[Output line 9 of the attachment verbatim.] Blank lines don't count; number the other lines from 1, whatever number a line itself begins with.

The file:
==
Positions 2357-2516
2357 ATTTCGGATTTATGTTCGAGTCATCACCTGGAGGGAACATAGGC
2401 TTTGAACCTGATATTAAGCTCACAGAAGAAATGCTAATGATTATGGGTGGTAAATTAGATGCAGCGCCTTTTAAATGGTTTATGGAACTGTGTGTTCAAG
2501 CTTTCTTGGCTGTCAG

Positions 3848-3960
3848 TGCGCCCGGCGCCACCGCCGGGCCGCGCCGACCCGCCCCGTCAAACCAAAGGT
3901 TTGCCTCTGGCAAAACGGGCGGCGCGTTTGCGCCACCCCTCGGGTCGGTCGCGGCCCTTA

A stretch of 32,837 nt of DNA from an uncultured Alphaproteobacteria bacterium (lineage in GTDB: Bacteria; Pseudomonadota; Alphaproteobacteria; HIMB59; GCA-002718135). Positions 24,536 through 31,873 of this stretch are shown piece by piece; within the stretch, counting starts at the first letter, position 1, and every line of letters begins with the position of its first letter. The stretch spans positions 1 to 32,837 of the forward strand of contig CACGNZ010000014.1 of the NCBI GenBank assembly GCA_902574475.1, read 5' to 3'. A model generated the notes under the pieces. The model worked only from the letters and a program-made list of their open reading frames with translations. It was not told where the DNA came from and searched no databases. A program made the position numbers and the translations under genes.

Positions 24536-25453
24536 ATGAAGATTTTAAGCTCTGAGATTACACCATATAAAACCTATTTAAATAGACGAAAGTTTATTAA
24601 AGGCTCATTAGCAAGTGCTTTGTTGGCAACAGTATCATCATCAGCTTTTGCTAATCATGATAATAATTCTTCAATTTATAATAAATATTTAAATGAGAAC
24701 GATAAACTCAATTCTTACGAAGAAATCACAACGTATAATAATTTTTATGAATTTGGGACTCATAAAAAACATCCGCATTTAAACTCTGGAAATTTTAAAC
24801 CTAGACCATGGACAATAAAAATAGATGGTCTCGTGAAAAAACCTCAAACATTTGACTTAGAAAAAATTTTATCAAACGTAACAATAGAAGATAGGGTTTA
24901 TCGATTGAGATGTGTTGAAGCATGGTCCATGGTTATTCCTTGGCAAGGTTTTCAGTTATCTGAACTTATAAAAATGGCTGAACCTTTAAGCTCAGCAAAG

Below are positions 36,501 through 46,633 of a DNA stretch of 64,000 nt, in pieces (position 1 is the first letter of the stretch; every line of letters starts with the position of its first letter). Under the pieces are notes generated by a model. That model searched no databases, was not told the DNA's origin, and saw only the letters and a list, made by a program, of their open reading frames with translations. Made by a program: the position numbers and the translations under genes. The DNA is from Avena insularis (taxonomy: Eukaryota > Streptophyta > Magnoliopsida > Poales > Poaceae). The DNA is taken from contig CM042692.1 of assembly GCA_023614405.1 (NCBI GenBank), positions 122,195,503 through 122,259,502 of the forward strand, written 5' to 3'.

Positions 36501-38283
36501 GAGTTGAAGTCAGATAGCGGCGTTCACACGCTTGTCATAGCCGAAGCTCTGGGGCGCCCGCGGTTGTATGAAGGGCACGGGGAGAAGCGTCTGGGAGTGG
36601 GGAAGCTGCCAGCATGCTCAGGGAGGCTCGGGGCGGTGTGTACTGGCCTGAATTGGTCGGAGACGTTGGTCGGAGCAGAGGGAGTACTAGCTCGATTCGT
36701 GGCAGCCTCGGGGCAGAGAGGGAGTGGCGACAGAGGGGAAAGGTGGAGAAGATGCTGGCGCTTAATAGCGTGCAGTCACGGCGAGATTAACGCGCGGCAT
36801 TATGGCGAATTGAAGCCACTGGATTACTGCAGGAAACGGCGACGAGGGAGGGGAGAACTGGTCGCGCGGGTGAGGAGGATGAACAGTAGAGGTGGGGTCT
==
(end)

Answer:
Positions 24536-25453